Indoor air quality part 2: Future proofing our air.


Christelle Escoffier, Air Quality Group Technical Lead

Providing resilient and healthy buildings design.

Read part 1, ‘Indoor air quality: valuing the air in our buildings’.

During the pandemic, tools and guidance to keep buildings healthy and safe for us to use were provided by ASHRAE Core Recommendations and the British Occupational Hygiene Society (BOHS) ventilation tool, among others. In that same period, a five-fold increase in research on infection resilience has also been recorded, according to an Elsevier review. Since then, the ball has continued rolling to keep our indoor air healthy, leading to a shift in Indoor Air Quality perception, supported by the publication of new standards, guidance and updates to regulations worldwide.

In December 2021, the European Commission proposed a revision of the Energy Performance of Buildings Directive (EPBD) which lays out ambitious targets to attain zero-emission and decarbonisation by 2050 but also supports better air quality with the requirement for reducing pollutant emissions and ensuring healthy indoor environment at the same time as improving energy performance of buildings.

In the UK, a new British Standard (BS 40102-1) on health and well-being and indoor environmental quality in buildings was issued this year to address the rising concern of poor indoor environments and to reduce the cost of ill-health associated with it. This standard provides guidance to assess indoor environmental performance – which is an area in need of improvement. This takes into consideration both the experience of the occupier and relevant monitoring data. In terms of air quality, some of the criteria proposed aligned with the most recent 2021 WHO standards.

Pursuing this goal of improving air quality within our buildings and addressing future-proofing of our indoor environment for adverse conditions, the newly published ASHRAE standard 241 – Control of Infectious Aerosols echoes the recommendations published in 2022 by the Royal Academy of Engineering (RAENG) and National Engineering Policy Centre (NEPC)  in collaboration with CIBSE, to minimise the risk of the transmission of infections by transforming our built environment, leading to infection resilience. The NEPC/CIBSE approach goes beyond buildings, with some recommendations being transferable to the transport sector to protect public health in a pandemic and beyond.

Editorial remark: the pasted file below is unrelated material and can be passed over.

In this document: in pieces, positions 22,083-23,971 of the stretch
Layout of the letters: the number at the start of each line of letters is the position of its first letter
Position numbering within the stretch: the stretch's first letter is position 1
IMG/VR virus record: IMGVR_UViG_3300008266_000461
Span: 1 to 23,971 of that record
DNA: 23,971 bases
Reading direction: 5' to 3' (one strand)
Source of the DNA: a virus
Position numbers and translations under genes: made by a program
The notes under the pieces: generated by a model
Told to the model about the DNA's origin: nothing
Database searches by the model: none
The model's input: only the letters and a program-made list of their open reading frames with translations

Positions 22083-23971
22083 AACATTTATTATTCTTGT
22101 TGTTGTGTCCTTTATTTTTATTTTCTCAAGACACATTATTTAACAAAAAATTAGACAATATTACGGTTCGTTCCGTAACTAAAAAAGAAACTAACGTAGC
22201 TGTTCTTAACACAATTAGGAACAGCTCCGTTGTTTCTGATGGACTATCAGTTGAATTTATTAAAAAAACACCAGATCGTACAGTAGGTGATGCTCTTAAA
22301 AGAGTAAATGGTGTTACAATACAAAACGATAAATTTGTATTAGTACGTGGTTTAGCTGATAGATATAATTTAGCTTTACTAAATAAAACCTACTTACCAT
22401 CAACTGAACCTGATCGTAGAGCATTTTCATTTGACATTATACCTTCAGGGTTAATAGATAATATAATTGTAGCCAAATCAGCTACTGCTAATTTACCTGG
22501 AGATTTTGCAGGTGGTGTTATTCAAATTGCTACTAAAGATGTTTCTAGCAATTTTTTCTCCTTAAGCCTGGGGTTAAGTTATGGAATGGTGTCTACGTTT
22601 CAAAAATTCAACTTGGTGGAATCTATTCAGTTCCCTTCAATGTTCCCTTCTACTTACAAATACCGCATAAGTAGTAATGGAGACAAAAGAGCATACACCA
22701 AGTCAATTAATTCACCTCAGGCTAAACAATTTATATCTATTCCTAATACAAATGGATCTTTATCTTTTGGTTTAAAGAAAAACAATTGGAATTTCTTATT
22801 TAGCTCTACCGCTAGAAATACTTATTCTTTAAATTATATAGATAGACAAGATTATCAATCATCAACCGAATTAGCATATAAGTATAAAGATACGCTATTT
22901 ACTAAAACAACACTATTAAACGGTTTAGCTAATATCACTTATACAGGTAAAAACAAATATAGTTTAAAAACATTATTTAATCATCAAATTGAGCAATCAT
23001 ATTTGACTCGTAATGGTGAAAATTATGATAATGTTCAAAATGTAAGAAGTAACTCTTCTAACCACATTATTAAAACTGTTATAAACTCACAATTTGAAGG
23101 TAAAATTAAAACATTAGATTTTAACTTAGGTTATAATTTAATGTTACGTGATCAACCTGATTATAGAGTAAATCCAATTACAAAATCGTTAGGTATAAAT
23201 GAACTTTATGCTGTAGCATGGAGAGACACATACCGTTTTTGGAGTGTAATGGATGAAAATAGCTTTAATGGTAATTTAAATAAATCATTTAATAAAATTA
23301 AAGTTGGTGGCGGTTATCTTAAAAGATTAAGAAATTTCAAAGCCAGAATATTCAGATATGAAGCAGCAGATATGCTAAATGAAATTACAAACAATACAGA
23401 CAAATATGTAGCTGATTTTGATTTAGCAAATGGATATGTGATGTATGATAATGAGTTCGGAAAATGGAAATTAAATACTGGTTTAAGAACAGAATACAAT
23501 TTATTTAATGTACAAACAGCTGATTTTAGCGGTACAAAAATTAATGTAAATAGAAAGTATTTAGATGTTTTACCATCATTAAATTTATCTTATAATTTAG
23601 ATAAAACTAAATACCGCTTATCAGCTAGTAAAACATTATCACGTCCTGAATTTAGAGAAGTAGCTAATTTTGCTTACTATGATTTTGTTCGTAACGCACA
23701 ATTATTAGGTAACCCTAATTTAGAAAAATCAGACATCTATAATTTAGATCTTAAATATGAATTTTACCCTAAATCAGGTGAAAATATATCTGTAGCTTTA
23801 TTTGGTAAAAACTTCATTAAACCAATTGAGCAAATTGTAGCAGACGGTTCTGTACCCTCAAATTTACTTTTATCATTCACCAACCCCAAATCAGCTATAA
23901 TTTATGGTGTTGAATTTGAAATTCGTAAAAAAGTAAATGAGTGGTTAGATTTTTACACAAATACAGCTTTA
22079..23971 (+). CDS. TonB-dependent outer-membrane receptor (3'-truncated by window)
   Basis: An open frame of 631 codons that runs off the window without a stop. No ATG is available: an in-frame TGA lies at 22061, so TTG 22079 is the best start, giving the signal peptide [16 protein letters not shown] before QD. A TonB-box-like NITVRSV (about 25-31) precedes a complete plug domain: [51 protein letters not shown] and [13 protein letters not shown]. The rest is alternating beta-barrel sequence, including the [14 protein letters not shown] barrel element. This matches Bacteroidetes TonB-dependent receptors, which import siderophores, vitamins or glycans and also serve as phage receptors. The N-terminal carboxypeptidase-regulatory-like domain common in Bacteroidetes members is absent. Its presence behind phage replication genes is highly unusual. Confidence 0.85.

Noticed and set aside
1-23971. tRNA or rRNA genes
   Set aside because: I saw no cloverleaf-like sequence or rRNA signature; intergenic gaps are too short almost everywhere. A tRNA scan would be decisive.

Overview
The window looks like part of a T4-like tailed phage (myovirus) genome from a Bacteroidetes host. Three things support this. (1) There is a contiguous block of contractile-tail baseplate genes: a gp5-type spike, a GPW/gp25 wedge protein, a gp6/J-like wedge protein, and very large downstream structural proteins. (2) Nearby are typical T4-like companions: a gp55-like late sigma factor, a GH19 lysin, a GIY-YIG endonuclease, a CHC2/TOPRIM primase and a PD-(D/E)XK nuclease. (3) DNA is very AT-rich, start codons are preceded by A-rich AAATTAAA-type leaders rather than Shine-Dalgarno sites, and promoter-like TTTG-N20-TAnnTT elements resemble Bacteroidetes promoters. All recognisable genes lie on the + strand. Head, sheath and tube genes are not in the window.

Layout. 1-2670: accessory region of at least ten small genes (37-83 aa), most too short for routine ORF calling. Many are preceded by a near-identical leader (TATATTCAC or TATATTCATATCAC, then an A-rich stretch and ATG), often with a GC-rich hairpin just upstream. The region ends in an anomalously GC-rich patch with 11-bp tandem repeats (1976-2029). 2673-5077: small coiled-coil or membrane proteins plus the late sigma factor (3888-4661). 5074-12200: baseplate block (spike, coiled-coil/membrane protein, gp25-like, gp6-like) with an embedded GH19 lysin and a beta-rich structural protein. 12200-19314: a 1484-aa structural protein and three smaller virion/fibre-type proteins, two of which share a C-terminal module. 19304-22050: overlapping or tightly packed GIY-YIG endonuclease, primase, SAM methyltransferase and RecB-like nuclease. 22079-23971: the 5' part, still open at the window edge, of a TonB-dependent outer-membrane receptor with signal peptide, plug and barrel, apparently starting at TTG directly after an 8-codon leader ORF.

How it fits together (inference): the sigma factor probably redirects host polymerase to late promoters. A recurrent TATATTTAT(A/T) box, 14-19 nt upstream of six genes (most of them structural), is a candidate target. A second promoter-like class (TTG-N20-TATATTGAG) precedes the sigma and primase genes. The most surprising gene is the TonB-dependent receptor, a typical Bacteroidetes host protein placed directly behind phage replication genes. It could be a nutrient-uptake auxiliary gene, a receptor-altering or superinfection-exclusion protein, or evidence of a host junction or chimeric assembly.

While NEPC/RAENG/CIBSE report proposed policies and regulations changes for both the design and operation of the buildings, the groundbreaking concept of the ASHRAE standard is to be able to increase clean air or equivalent clean air needed in a “pandemic” situation by providing not only ‘fresh’ air from outside but also by activating cleaning devices for recirculating air. This approach is not designed to affect the normal operation of the building but will be in place when needed by activating an Infection Risk Management Mode (IRMM) and applying a building readiness plan (BRP).

This standard brings a new concept of resilience for indoor air quality control design and operation and provides capabilities for buildings to respond to extreme circumstances. Improving air quality is now imperative for building design for readiness in the event of adverse circumstances, from an increase of pathogen airborne or wildfire to accidental smoke events.


What does it mean for the buildings we are designing, engineering and operating?

The possibility for a building to be resilient and respond quickly to ensure a low risk of airborne pathogens transmission is attractive for both the occupants and operators. It allows to keep the air healthy for all and reduces the cost and time requirements for implementing an emergency plan at the time of crisis.

Considering putting in place IRMM and BRP in both new and refurbishment projects will mean being ahead of the game, showing ambition for readiness for adverse conditions and valuing the future occupants of the buildings.

Although this approach will incur design and capital costs, there are opportunities for developers and building owners, to command premium rates for a high performing building and be future-proof ready for adverse circumstances. There are also likely energy and potential further cost savings to be incurred as a result of better and closer management of a building by virtue of the need to elevate and provide greater attention to building systems.

Part 3 of the insight series coming soon.  Air Quality Part 3: The value of your spaces